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Markets & trends

Global cosmetic brands draw their inspiration from Korea and Japan

With consumers constantly striving for perfection and manufacturers and brands constantly reinventing and renewing their portfolio of skincare and make-up products: Japan and Korea have become key references for cosmetics brands in Europe and North America. On the occasion of the Beyond Beauty Paris tradeshow (September 15-17, 2015), Françoise Hernaez Fourrier, Director of Strategic Planning of market research firm IPSOS, Florence Bernardin, founder and leader of the Information & Inspiration agency, Katalin Berenyi, co-creator of the French-Korean brand Erborian and Marc Roussel, CEO of Daito Kasei Europe, presented their vision of the latest trends in these key markets.

Japanese women have exported the "beauty routine" concept that Koreans have developed and amplified. Then came the BB creams, now followed by compact cushions and facial treatment sheet masks. The quest for a flawless skin and for eternal youth is common to Japan and Korea beauty habits. Of course, the Japanese and Korean consumers differ in their approaches to beauty, their average age and their consumption preferences, however Françoise Hernaez Fourrier insists on the reciprocal influences between these two countries, which are geographically very close and also benefit from their proximity with the huge Chinese market. "Cosmetic products enter into China in the wake of the K-pop and Korean TV series," she says.

Etude House Every Month Cleansing Foam 100ml

Etude House Every Month Cleansing Foam 100ml

However, Florence Bernardin (full presentation available here below) points out important differences related to demographics. "Japan is truly becoming the market for anti-aging products and for seniors. Anyone looking for examples of products openly intended for more the 50+ should go to Japan to find them," she says. "The Korean market on the contrary is still driven women in the 30s, but also by government subsidies and by the Chinese demand which strongly boost innovation."

In these fairly conservative societies, competition and the need to appeal to consumers constantly looking for new and highly efficient products, local brands do no hesitate to grow outside the box. For instance, in countries where cleanliness, hygiene and washing, are key cultural elements of everyday life, some cosmetic brands have successfully marketed products addressing the need to maintain the skin’s microbiome in good conditions and offering to boost skin’s "good microbes" by applying various kind of muds on the body.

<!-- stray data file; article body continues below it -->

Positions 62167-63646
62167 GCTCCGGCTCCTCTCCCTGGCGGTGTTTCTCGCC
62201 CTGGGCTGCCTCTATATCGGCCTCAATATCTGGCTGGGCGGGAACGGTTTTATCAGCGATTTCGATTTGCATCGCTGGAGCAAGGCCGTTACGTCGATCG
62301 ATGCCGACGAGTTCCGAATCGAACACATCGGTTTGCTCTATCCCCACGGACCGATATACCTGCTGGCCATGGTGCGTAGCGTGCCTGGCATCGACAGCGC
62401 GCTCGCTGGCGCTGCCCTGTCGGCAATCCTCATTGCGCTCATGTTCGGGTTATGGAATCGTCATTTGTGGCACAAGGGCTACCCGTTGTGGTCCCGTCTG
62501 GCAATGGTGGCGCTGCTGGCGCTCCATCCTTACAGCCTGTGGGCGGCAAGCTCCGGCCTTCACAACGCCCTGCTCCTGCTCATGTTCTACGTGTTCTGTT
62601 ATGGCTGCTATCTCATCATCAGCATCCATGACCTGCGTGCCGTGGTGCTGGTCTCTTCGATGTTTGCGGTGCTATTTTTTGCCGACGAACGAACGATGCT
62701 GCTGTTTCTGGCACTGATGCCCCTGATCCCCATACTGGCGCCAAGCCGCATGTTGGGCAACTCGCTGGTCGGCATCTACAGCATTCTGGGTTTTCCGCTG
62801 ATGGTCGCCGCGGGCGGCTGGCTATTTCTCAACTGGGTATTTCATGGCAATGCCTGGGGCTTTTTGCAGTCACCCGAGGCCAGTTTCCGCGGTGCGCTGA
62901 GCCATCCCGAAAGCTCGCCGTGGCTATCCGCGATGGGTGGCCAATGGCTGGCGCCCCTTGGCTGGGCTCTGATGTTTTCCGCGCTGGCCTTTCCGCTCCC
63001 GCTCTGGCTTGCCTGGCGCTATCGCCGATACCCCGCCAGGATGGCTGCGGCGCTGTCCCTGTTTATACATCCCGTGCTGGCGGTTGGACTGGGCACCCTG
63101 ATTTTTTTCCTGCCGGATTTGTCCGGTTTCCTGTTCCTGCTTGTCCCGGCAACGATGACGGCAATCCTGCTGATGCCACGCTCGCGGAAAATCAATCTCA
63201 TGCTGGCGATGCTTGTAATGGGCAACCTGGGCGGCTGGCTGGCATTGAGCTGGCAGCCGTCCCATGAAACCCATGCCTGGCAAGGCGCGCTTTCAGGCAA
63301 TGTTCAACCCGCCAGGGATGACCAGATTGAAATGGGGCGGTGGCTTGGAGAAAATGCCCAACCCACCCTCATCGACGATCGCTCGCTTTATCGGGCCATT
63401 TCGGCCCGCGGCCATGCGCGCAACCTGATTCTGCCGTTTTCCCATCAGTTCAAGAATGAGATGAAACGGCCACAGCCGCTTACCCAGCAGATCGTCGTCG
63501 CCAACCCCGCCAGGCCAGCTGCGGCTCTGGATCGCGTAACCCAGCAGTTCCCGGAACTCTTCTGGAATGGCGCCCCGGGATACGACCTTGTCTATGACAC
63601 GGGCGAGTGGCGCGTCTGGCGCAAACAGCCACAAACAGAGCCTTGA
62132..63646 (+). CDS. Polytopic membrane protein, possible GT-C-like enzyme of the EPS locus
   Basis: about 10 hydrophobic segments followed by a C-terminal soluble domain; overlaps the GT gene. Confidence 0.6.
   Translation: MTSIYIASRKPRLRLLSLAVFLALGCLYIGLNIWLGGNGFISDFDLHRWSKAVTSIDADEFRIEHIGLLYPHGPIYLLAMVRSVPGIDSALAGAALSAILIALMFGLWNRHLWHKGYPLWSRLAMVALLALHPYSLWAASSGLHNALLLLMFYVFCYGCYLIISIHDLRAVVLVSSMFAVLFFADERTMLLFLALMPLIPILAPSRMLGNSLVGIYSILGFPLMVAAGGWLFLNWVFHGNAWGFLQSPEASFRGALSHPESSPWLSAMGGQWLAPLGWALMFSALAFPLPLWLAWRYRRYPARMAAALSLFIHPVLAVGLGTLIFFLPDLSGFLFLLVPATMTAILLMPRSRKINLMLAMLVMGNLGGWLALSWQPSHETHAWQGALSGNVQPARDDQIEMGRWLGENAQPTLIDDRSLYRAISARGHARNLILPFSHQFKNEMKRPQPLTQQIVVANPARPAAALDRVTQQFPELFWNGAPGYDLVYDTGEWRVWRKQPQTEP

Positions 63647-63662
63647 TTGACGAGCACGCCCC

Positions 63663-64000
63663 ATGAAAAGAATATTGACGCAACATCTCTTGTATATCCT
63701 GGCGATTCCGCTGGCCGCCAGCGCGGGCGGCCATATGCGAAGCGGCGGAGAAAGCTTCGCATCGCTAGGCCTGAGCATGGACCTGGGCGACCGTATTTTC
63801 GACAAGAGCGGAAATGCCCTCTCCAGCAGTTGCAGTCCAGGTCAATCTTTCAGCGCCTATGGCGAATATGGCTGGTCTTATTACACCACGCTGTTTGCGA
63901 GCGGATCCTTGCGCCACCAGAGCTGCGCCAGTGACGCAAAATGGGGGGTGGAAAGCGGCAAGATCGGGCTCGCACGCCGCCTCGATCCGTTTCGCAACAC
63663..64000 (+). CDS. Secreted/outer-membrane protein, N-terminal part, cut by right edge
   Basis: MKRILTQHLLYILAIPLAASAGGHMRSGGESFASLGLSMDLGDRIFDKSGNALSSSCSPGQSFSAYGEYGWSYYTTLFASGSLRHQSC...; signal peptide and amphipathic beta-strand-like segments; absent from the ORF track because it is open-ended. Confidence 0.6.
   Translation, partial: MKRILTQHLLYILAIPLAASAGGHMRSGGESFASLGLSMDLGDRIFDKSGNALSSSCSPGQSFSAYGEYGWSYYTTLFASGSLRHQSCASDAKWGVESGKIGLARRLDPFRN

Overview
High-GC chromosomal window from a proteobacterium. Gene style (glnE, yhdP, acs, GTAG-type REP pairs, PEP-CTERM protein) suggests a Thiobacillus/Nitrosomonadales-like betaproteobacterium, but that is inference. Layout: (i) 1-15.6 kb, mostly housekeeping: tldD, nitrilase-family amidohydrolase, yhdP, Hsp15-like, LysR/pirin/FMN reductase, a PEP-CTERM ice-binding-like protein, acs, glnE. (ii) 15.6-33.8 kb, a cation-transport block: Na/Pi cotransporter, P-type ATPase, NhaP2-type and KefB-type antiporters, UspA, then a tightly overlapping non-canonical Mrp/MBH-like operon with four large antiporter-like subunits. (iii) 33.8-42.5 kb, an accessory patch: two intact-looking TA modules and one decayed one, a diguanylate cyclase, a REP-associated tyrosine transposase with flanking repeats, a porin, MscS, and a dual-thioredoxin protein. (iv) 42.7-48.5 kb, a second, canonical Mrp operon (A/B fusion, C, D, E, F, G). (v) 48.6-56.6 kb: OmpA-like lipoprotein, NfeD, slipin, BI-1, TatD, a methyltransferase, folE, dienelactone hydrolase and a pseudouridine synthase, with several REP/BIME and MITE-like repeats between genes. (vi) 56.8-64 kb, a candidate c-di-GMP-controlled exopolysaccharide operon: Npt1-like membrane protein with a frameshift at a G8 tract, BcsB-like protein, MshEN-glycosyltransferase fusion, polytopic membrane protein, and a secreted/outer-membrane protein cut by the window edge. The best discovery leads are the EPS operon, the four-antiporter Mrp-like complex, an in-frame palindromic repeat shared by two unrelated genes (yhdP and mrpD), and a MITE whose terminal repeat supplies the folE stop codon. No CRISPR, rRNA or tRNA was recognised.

Nevertheless, the ritual of washing the skin before applying skincare and makeup, or before going to sleep, remains a key element of the beauty routine in both Korea and Japan. Korea’s brand Etude House thus proposes a kit of 12 cleansing care products (one for each month) to adapt washing and meet the different needs of the skin to the changing climate conditions all along the year. Japanese and Korean brands are also increasingly interested in the rinsing and post-cleansing steps of the routine and are launching products that help to maintain a good skin hydration at that moment. This reinvention of washing also requires new approaches, in particular by replacing plain water with vegetable or floral waters.

Primera, Baby Sun Cushion SPF32/PA++

Primera, Baby Sun Cushion SPF32/PA++

Among the other developments identified by Florence Bernardin, the progressive evolution of cushion products from makeup to skincare. These small ultra-soft sponges placed in airtight boxes that can be soaked with liquid formulations are also getting increasingly small so as they can be brought everywhere. A good illustration being Primera’s new Baby Sun Cushion SPF32/PA++. With no more than 15 g, the compact fits easily in the bag of the mother who wants to reapply sunscreen easily on her baby’s skin.

Katalin Berenyi, co-founder of French-Korean brand Erborian, which imported the BB cream concept in Europe, insists on the differences between the ideal of Korean beauty and the European one. "To create Erborian, we took inspiration from Korean beauty rituals and from the traditional herbal pharmacopoeia. And obviously, we studied trends and practices of contemporary young Korean women," she explains. "However we have taken great attention to the adaptation of our products, including formulas, to the expectations of French women." Indeed, while Korean women seek to remain eternally in their twenties and to a achieve a skin as perfect as that of a baby, European and especially French women, want a more natural beauty look. “Making a mere copy of a Korean formula would not have worked."

It is a bit too early to predict whether, after the craze for French cosmetics and the revolution that Japanese designers brought on the market with the clear lines of their packaging, the “Hot in Seoul” label could become the ultimate selling argument in the world of beauty! However, the Land of Morning Calm has already acquired a strong influence within the cosmetics industry and now ambitions to compete with French brands in the Chinese market. According to the Korea International Trade Association (KITA), Korean cosmetic brands already hold 22.1 per cent of the market vs. 30.6% for French products.

Click on the images to retrieve the full presentations:

Florence Bernardin, Inspiration & Information

Information & Inspiration

Françoise Hernaez Fourrier, IPSOS

Ipsos

Vincent Gallon

© 2015 - Brazil Beauty News - www.brazilbeautynews.com

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